13.Public transport is cheap. Planes, Trains, Buses, Minibuses, Taxis, from town to town. If you’re in a minibus or taxi, tell the driver you’ll tip him if he keeps the speed below 90/100 kph! National speed limit is 90kph (120 on motorways)

14.Around Bkk try to use meter taxis with the meter’ll be cheaper than the tuk-tuks. Take a tuk-tuk once for the experience then use meter taxis. Don’t let the drivers take you out of your way...they’ll try to take you to some (relative’s) store where they get commission.

15.Medical - Firstly it is best when you can, to consult with a doctor at home who specialises in tropical medicine. - Check out a few “jabs & medications” - Hep “A” & “B” require a long course before leaving and are a pretty good idea –unless you are going to remote areas, don’t bother with the malaria ones – too heavy! You can get tetanus or rabies here if you’re bitten by a dog - it’s cheap. Many medicines (including antibiotics) can be bought over the counter without prescription and are cheap. A pharmacist will give you what he considers right for your symptoms but you can just as easily see a doctor at a local clinic for a couple of hundred baht. They usually speak a little English.

16.Check up on Thai manners and customs – this will earn you more respect from the locals. - Keep up some dress sense – how you dress in Thailand is quite important. Don’t go topless without checking out if it’s acceptable where you are – usually it’s frowned upon. You’ll notice that Thai women (even sex workers) are very modest in public –they usually swim fully clothed. Table manners – Thais tend to eat from communal dishes in the centre of the table – don’t pour everything onto your own plate!

17.Don’t knock the royal family – even in jest.

18.Body language - Don’t point your feet at people – the body is seen as hierarchical and the feet are the lowest part and should not be waved about (this is like a “fingers up” sign. Before entering someone’s home you must take off your shoes; this also applies to some shops and businesses. - Never take a shoe off and wave it at someone – this could lead to violence.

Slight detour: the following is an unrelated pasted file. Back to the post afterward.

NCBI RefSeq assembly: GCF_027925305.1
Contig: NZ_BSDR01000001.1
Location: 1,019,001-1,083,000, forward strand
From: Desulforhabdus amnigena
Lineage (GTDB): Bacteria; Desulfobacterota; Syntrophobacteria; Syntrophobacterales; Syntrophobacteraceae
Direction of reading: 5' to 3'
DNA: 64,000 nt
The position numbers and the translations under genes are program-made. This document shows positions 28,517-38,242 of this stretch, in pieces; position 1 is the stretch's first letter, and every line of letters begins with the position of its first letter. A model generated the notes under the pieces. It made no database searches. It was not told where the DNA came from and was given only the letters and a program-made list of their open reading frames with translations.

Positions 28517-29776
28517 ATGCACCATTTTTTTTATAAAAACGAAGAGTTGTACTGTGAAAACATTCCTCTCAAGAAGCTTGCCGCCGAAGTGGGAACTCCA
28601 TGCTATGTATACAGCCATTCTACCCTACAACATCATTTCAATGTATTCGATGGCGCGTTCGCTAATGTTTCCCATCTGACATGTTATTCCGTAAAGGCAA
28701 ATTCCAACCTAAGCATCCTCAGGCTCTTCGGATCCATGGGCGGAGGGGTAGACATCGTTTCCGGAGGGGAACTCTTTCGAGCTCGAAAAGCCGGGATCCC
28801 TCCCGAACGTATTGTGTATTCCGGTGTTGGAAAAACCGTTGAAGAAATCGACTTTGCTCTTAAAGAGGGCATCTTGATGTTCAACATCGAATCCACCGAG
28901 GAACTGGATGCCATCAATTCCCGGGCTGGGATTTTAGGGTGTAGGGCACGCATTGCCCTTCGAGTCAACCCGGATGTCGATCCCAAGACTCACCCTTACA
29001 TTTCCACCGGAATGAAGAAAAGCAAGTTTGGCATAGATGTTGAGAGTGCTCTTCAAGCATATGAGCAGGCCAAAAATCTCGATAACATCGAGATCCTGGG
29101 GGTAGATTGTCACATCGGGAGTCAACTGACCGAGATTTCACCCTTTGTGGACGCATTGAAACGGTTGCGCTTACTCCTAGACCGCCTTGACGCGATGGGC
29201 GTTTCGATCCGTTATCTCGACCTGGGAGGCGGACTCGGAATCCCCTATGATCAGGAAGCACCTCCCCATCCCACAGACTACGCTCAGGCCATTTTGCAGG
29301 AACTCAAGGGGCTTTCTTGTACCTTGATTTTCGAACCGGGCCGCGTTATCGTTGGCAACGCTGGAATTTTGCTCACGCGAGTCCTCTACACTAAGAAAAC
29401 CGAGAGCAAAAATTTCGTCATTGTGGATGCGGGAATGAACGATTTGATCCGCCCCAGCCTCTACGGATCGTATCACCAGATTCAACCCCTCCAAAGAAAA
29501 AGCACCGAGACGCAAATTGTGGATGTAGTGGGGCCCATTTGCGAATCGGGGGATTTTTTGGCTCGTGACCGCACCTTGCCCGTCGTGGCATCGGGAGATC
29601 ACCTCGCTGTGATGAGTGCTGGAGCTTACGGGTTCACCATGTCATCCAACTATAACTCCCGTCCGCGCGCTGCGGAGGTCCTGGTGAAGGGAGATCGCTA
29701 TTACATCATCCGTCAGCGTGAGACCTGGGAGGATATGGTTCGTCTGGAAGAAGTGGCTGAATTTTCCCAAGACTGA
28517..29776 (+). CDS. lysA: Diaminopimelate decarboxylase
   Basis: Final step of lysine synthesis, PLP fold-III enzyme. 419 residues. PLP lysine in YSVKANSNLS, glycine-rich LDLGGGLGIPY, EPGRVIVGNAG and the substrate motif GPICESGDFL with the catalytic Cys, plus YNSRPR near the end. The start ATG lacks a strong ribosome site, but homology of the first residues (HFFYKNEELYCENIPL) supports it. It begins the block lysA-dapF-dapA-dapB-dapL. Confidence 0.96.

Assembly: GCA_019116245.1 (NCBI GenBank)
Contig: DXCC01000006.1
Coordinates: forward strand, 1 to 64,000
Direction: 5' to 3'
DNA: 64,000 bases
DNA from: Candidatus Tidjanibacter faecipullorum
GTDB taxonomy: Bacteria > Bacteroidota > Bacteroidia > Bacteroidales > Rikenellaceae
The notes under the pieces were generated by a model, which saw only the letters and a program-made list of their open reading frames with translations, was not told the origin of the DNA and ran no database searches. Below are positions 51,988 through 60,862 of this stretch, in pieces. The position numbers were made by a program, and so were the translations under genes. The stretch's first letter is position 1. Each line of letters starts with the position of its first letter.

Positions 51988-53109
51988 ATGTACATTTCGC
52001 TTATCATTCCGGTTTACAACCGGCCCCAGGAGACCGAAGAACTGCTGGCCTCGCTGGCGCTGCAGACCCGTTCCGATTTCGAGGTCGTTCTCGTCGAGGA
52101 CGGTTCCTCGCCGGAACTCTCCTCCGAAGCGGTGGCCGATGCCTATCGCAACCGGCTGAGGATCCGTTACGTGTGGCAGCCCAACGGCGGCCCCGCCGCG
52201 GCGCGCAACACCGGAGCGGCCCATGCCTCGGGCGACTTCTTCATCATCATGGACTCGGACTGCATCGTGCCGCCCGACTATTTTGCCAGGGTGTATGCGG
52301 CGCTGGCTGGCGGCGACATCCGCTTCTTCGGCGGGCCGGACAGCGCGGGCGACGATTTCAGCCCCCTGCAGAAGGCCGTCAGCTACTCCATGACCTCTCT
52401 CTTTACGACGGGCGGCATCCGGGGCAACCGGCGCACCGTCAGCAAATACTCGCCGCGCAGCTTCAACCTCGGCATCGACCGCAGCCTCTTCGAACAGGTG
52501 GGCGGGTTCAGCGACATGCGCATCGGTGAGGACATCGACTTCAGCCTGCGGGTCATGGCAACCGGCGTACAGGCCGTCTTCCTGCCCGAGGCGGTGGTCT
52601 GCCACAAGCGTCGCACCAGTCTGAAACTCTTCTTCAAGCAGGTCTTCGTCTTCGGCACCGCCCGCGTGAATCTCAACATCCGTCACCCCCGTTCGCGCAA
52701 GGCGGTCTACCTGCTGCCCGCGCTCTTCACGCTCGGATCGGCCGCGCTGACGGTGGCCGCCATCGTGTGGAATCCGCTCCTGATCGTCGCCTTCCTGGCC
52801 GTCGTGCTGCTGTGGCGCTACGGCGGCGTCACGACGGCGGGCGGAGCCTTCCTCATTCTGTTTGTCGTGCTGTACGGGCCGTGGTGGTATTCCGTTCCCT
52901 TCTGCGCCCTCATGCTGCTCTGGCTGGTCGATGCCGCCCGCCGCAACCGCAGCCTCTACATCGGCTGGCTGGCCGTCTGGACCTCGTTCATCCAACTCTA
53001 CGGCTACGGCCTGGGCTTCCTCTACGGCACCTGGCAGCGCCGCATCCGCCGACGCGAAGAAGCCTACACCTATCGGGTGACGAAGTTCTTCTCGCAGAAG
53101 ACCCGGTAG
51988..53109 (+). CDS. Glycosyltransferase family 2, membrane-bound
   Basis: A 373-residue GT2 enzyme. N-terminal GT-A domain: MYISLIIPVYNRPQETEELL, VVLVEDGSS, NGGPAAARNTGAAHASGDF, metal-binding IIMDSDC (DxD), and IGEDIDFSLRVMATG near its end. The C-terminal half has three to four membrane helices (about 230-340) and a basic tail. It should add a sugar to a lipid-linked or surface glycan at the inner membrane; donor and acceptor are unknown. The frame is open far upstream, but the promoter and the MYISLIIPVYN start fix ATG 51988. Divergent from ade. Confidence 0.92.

On the other hand it is impolite to touch people on the head.

19.It’s not necessary to “Wai” people - the Thai greeting - as you’ll probably get it wrong. If they Wai you, you might try a wai back.

20.Remember, this is the Land of Smiles and you will find everything goes much better when you have a smile on your face - whatever the situation….

NB – Occasionally, in some circumstances, the wearing of yellow or red could be construed as showing support for political factions most frequently engaged in public protests.. Avoid any political demonstrations etc.

3. Posted by opospa (Travel Guru 1837 posts) 7y

Try to say NO to them (vendors, tuk tuk drivers etc.) in a polite or nice way.;)

4. Posted by opospa (Travel Guru 1837 posts) 7y

Quoting wildfk

You’ll notice that Thai women (even sex workers) are very modest in public –they usually swim fully clothed.

NB – Occasionally, in some circumstances, the wearing of yellow or red could be construed as showing support for political factions most frequently engaged in public protests.. Avoid any political demonstrations etc.

I noticed that nowadays, Thai women are wearing bikini to swim but saw some of women in countryside like Ubon still swim with fully clothed.

If you are a Farang, then you should be fine if you wear either red or yellow.

5. Posted by wildfk (Respected Member 459 posts) 7y

you well overestimate a Thai woman's preparedness to wear a bikini.

just about the only places I ever see bikini-ed thai women in any numbers at all is on Samui, Phuket or other westernised Andaman resorts.

On NYE - I was on a beach near Pattaya with severalThai women (18 to 35) in the group - ALL swam in t-shirts and shorts - "too many Thai people for bikini" was their unanimous reply.......